Statement from BBC Director-General George Entwistle
The revelations of sexual abuse by Jimmy Savile we’ve heard so far – and that are still coming in to the police – are awful. As the Director-General of the BBC, I have made clear my revulsion at the thought that these criminal assaults were carried out by someone employed by the BBC – and that some may have happened on BBC premises, as well, as we now discover, in hospitals and other institutions across the UK.
So before I explain how we will examine every aspect of this series of events, I have one thing to repeat. That is a profound and heartfelt apology – on behalf of the BBC – to every victim. It is the victims, these women who were subject to criminal actions who must be central in our thoughts. And it is the fundamentally criminal nature of many of these allegations that has made supporting the police my first priority.
But the BBC will not avoid confronting the events of its past; to understand what happened and to try to ensure that nothing of this kind can happen ever again at the BBC.
We are today announcing two pieces of work; both to be led by independent figures with the ability to command respect for their insight and judgement. I am not able to announce these names today. But I can confirm we are already talking to them and I will announce the names as soon as possible.
There will be two independent reviews commissioned by the BBC’s Executive Board, chaired for the purpose of these reviews by our Non-Executive Director Dame Fiona Reynolds.
Despite our efforts to make clear our belief that the decision to drop the Newsnight investigation was taken properly for sound editorial reasons, people have continued to speculate. This is damaging to the BBC and is a cloud of suspicion which cannot be allowed to continue. The BBC Executive Board and I have, therefore, ordered an immediate independent inquiry led by an external expert into whether there were any failings in the BBC management of the Newsnight investigation.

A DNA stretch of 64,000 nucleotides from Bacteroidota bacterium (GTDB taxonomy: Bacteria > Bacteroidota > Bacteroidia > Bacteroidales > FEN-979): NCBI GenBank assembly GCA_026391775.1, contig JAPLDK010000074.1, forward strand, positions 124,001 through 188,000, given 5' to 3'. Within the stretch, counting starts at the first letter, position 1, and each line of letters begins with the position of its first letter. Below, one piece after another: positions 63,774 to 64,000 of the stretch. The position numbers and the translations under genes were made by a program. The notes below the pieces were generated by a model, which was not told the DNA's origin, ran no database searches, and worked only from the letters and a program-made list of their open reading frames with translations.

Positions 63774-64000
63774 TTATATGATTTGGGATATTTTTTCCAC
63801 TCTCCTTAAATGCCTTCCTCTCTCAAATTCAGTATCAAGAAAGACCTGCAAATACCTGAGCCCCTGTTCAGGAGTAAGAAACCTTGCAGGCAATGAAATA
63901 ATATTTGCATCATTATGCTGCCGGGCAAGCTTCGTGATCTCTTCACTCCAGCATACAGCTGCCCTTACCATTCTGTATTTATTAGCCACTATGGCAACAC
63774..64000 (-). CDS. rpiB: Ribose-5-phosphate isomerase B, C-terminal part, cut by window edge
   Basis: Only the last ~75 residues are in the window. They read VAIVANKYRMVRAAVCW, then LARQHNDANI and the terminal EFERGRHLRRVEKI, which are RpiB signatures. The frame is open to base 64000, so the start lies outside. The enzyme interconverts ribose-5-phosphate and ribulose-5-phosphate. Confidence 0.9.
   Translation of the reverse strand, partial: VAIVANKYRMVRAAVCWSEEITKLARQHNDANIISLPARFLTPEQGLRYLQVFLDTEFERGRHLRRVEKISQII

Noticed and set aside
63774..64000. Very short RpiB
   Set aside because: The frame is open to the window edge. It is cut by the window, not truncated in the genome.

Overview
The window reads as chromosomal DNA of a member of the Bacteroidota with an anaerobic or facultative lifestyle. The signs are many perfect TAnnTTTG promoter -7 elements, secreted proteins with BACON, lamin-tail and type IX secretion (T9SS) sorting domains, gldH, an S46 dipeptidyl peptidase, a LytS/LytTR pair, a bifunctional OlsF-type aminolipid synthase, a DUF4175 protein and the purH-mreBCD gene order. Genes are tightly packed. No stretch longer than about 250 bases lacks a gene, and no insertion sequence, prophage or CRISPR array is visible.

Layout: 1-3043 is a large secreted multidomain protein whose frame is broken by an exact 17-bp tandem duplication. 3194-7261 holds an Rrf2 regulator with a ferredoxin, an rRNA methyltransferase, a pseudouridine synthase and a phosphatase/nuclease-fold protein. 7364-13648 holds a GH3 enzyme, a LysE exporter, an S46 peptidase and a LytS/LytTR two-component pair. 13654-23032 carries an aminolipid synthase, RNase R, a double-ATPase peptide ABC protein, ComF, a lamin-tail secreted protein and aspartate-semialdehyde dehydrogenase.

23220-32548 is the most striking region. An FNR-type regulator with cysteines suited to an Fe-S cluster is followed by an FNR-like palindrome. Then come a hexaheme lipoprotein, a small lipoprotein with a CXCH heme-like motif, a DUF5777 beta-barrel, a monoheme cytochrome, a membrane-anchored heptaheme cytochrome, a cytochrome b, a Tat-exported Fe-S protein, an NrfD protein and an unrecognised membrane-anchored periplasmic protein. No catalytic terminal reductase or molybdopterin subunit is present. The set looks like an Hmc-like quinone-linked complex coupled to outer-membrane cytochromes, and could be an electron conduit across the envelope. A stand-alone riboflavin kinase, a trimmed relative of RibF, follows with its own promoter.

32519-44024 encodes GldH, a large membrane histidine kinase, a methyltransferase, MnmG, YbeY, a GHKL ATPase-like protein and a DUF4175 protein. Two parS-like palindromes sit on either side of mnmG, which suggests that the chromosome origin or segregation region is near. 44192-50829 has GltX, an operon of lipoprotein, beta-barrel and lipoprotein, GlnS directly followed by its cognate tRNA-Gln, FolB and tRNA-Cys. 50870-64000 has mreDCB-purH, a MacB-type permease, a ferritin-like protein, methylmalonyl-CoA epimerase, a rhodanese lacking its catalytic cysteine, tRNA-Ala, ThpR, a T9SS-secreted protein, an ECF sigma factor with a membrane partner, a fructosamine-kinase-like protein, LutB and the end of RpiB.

The Board has also set up an inquiry – once the police have indicated they are happy for it to proceed – into the culture and practices of the BBC during the years that Jimmy Savile worked here, and afterwards.
It will examine whether that culture and those practices allowed him or others to carry out the sexual abuse of children. It will also examine whether the BBC’s child protection, whistleblowing, and bullying and harassment policies and practices are now fit for purpose; and whether there are any lessons from the illegal activities of Jimmy Savile or others for the BBC today in its operation of these policies and practices. We will, of course, share any lessons with all interested parties.
The independent chair of this review will be assisted by an expert in the safeguarding of children. Again, we will announce the name of the chair as soon as possible.
Both of these reviews have been agreed with the BBC Trust and appropriate procedures will be put in place to manage any potential conflicts of interest with Executive Directors.
Both reviews will report through to the Executive Board and Trust, and they will both be published.
These will be forensic, but also soul-searching, examinations. Our audience's trust in us is paramount. We will do everything in our power to maintain that trust – and we will do that by holding ourselves to account fully and openly – as we have always done and as our audiences expect.
Next week I will have news about how we will deal with allegations of sexual harassment. I will give you more details of this as soon as I have them. I remain confident our existing policies are working effectively to deal with any such problems today.
Jimmy Savile’s victims have faced years of pain. We owe it to them – and to our audiences – to understand how this could have happened – and to make sure that we do everything so that nothing like this could ever happen again.
BBC Press Office
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